The two men came from different backgrounds to represent different cities.
But their advice to successors were similar.
“Always put La Mesa first,” Bill Baber said in a brief conversation last month.
“Always make the right decision,” said Jerry Jones in a phone interview, and don’t let Lemon Grove’s critics “intimidate you.”
Baber and Jones decided not to run for re-election this year on their respective city councils, a notable change in municipalities where their influence stretches back years.
The two served on school boards before Baber was elected to La Mesa’s council in 2014. Jones joined Lemon Grove’s in 2002. They also worked on a range of bodies that sometimes fly below the radar but have significant influence, like San Diego Community Power and the San Diego Association of Governments.
No other East County city council is seeing comparable turnover this year.
Their decisions not to seek additional terms also led to a subtle political shift in the region, as voters replaced two conservative men with women backed by county Democrats.
While parts of East County are overwhelmingly Republican, Lemon Grove and La Mesa are more liberal. Jones and Baber have long been affiliated with the GOP, requiring them to work with colleagues and residents who were sometimes skeptical of their party.
Jones even left the GOP for a time. Baber also reportedly stepped away and has been critical of Donald Trump.
Their voting record was often influenced by their professions: Baber is an attorney and Jones spent decades running an auto repair business.
During a public meeting Nov. 22, Baber said his greatest accomplishments on La Mesa’s council were helping reform how the city negotiates with employees, including police, building a system to regulate cannabis and developing a climate action plan.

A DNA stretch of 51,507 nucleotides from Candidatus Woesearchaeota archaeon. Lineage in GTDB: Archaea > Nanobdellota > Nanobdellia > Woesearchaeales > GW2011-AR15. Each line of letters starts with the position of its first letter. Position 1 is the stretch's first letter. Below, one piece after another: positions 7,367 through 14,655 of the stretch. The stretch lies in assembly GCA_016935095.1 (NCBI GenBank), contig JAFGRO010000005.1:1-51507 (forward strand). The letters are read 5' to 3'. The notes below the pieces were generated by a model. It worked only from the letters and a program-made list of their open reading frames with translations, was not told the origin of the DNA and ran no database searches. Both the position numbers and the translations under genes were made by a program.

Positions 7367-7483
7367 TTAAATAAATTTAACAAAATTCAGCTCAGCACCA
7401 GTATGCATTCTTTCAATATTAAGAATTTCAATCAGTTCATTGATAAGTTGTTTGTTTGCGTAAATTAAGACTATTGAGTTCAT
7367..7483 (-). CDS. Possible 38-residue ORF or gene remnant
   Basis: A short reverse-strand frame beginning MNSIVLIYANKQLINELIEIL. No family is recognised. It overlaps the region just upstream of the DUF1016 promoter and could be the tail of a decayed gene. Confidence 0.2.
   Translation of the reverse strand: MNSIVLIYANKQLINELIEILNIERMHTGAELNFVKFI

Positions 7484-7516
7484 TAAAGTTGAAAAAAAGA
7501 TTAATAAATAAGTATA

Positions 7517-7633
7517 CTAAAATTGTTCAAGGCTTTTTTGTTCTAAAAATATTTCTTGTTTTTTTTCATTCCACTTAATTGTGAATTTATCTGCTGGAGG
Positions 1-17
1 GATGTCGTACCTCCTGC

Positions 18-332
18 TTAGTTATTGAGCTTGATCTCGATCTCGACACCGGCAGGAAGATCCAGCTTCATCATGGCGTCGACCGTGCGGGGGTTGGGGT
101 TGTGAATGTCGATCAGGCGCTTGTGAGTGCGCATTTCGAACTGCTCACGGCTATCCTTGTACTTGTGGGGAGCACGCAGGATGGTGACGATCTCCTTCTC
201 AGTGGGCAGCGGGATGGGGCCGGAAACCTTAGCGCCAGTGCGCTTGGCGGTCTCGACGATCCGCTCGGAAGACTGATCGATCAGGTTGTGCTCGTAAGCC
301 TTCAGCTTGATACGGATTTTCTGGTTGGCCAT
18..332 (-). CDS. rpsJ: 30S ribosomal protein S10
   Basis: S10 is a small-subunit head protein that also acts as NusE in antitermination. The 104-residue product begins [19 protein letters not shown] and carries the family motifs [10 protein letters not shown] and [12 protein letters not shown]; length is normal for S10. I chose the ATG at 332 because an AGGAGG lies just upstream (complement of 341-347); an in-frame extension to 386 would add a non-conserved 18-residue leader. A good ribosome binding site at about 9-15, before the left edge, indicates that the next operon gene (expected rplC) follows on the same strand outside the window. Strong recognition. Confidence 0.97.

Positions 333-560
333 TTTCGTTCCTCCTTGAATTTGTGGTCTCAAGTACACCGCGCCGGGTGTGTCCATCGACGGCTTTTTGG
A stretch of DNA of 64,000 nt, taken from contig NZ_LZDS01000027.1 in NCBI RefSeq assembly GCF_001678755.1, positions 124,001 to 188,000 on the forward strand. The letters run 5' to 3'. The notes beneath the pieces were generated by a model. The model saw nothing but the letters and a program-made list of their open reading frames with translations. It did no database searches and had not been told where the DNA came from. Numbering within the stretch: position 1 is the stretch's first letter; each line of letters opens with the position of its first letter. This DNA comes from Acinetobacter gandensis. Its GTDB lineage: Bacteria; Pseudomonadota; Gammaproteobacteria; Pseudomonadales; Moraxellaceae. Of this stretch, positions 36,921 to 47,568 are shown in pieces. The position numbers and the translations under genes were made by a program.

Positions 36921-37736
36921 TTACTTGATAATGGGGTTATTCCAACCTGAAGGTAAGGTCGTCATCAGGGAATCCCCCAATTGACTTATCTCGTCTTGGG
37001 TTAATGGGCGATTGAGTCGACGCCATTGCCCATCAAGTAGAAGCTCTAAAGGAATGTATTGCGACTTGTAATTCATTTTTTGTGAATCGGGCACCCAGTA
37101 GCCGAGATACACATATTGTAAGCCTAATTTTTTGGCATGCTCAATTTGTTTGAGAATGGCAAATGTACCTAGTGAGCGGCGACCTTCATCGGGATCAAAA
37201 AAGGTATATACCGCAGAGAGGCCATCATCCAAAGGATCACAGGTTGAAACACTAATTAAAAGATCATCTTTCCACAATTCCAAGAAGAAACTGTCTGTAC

Jones said he was proud of working to reduce red tape for local businesses, voting to pump hundreds of thousands of dollars into road repair and hiring a motorcycle deputy to beef up traffic enforcement. (A sheriff’s spokesman said that officer should begin by the beginning of December.)
Jones added that he was proud of helping steer the city through the Great Recession without new taxes.
Both men have been involved in recent controversies.
Lemon Grove meetings have grown tense as vocal critics of the city increasingly lob verbal attacks at leaders, and Jones once flipped off residents and later told a colleague who wouldn’t stop interrupting to “shut up.” (He has apologized for the former and is largely unrepentant about the latter.)
Baber was criticized by county Democrats because of his work as treasurer for a political group sending deceptive mailers to La Mesa voters. Baber responded that he shouldn’t be held responsible for advertisements he didn’t create and felt unfairly targeted by a San Diego Union-Tribune article about the issue.
After initially saying he was open to a sit-down interview about his career, Baber backed out because of his frustration over the coverage.
Jones and Baber are being replaced by political newcomers.
Jones’ seat will be taken later this year by Alysson Snow, a law professor at the University of San Diego.
He advised her to build close working relationships with colleagues and resist the temptation to try and run Lemon Grove’s day-to-day operations, which are overseen by the city manager.
Set goals for the year and only deviate from that plan for something “extremely important,” he added.
Baber’s seat will go to Patricia Dillard, a retired businesswoman and member of La Mesa’s Community Police Oversight Board.
Jones and Baber spoke highly of their successors.
“She’s gonna be much greater than I am,” Baber said of Dillard.
Each man still has specific hopes for their city.
Jones wants Lemon Grove to finally pass a sales tax. That could generate millions of dollars a year for roads, new deputies and graffiti removal, among other services, he said.
In La Mesa, Baber hopes new infrastructure could eventually be built to keep trolleys off city streets.
If that happens in the far future, Baber asked colleagues to track him down in whatever nursing home he was living in. “Drag me out, push me in my old man wheelchair and get me to this, because this would be the dream,” he said.
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